Make a tuple for the params

    template <class... Ts>
    std::tuple<Ts...> to_tuple() {
      return to_tuple_impl(0, *this, std::tuple<Ts...>());
    }
    
    template<class H, class... Ts>
    static inline std::tuple<H, Ts...> to_tuple_impl(int index, const context& c, std::tuple<H, Ts...>&&)
    {
      auto h = std::make_tuple(c.context::get<H>(index));
      return std::tuple_cat(h, to_tuple_impl(++index, c, std::tuple<Ts...>()));
    }
    static inline std::tuple<> to_tuple_impl(int index, const context& c, std::tuple<>&&)
    {
      return std::tuple<>();
    }

    This is not the most efficient code that can do this but the cleanest one that I could write. Frankly, in modern C++, I’m not sure if I’m helping compiler optimize the code or doing opposite.

    Call the function using the tuple

    I found the solution for this by googling.

    template<size_t N>
    struct Apply {
      template<typename F, typename T, typename... A>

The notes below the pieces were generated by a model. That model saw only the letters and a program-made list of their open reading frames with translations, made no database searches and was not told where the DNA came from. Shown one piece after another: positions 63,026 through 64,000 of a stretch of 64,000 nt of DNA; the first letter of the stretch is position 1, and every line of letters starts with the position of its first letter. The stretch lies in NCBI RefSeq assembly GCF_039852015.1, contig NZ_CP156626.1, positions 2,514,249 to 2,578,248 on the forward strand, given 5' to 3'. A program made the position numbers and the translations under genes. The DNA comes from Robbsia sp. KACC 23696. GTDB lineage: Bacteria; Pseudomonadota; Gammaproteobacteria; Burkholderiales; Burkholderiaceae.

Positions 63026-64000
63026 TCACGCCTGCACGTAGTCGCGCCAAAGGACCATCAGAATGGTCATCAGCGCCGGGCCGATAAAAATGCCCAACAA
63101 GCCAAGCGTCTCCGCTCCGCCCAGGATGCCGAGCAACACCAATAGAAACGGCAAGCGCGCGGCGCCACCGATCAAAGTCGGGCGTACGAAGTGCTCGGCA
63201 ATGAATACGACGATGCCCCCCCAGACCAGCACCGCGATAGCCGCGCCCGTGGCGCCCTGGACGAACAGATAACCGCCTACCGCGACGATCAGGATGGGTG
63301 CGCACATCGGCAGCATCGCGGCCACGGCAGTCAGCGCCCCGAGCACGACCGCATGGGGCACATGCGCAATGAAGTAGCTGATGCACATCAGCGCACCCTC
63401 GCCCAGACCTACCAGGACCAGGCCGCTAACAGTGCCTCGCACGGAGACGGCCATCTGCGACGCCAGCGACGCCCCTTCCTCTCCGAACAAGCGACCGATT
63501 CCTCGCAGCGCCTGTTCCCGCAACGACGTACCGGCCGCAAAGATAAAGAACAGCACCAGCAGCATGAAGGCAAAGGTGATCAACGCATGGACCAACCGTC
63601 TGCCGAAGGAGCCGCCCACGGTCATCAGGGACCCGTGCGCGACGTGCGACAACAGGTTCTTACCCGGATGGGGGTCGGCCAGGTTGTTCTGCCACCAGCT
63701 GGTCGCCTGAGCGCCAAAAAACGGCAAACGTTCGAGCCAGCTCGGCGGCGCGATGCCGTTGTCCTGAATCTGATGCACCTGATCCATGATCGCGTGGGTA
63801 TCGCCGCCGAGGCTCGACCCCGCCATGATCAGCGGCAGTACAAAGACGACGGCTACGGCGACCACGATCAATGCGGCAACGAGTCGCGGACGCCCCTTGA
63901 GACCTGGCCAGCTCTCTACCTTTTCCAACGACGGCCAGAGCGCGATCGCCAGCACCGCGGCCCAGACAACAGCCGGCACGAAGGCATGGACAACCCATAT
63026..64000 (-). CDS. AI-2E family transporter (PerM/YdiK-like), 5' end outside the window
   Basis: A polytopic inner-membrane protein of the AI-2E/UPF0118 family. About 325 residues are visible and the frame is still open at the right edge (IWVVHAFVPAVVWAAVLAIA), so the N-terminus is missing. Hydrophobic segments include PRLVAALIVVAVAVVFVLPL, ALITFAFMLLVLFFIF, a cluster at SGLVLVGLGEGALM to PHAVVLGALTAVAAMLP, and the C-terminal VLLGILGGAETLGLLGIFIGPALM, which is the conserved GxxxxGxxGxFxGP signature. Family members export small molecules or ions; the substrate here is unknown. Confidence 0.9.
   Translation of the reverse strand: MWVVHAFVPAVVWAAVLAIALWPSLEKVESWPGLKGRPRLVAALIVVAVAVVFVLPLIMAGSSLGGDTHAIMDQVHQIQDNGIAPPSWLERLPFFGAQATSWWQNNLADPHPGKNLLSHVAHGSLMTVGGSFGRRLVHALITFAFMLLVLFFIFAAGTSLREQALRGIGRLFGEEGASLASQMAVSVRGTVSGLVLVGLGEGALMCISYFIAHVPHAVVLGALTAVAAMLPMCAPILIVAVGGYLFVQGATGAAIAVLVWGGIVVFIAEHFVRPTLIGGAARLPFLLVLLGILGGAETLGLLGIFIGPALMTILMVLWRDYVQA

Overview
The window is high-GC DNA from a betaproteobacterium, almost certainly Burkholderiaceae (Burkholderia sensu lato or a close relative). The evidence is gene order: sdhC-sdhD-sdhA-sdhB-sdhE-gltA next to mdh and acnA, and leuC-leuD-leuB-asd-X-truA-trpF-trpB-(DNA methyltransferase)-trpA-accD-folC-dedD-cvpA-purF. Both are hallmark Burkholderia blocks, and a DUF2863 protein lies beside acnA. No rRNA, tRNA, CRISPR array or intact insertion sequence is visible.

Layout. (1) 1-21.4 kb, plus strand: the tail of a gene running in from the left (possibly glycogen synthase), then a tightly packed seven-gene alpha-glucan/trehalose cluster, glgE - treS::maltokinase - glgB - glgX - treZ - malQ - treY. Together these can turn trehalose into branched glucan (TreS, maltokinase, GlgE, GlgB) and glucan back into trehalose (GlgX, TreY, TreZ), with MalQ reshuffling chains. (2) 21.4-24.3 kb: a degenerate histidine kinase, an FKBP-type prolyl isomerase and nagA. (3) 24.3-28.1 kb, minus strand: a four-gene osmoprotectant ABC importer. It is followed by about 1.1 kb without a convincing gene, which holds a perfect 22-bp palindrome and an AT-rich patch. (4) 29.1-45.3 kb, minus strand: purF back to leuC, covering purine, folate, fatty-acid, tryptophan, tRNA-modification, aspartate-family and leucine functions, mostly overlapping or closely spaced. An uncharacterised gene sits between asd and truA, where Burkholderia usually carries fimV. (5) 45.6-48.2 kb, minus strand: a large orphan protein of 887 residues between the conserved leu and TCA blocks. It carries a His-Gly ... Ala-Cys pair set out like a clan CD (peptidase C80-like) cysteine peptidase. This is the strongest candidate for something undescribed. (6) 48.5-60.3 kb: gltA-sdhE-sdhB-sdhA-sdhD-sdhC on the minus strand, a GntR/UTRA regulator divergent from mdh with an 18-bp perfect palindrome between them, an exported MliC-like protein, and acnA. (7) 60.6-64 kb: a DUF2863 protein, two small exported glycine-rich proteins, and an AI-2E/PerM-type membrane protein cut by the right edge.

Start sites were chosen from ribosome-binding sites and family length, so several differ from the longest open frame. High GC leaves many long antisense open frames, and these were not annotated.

static inline auto apply(F&& f, T&& t, A&&... a)
        -> decltype(Apply<N-1>::apply(std::forward<F>(f),
                                      std::forward<T>(t),
                                      std::get<N-1>(std::forward<T>(t)),
                                      std::forward<A>(a)...))
      {
        return Apply<N-1>::apply(std::forward<F>(f),
                                 std::forward<T>(t),
                                 std::get<N-1>(std::forward<T>(t)),
                                 std::forward<A>(a)...);
      }
    };
    
    template<>
    struct Apply<0> {
      template<typename F, typename T, typename... A>
      static inline auto apply(F&& f, T&&, A&&... a)
        -> decltype(std::forward<F>(f)(std::forward<A>(a)...))
      {
        return std::forward<F>(f)(std::forward<A>(a)...);
      }
    };
    
    template<typename F, typename T>
    inline auto apply(F&& f, T&& t)
      -> decltype(Apply<std::tuple_size<typename std::decay<T>::type>::value>::apply(std::forward<F>(f), std::forward<T>(t)))
    {
      return Apply<std::tuple_size<typename std::decay<T>::type>::value>::apply(
          std::forward<F>(f), std::forward<T>(t));
    }

    Nice code, isn’t it? See details in http://www.open-std.org/jtc1/sc22/wg21/docs/papers/2014/n3915.pdf and http://stackoverflow.com/a/12650100. The second link has the version for C++14 too.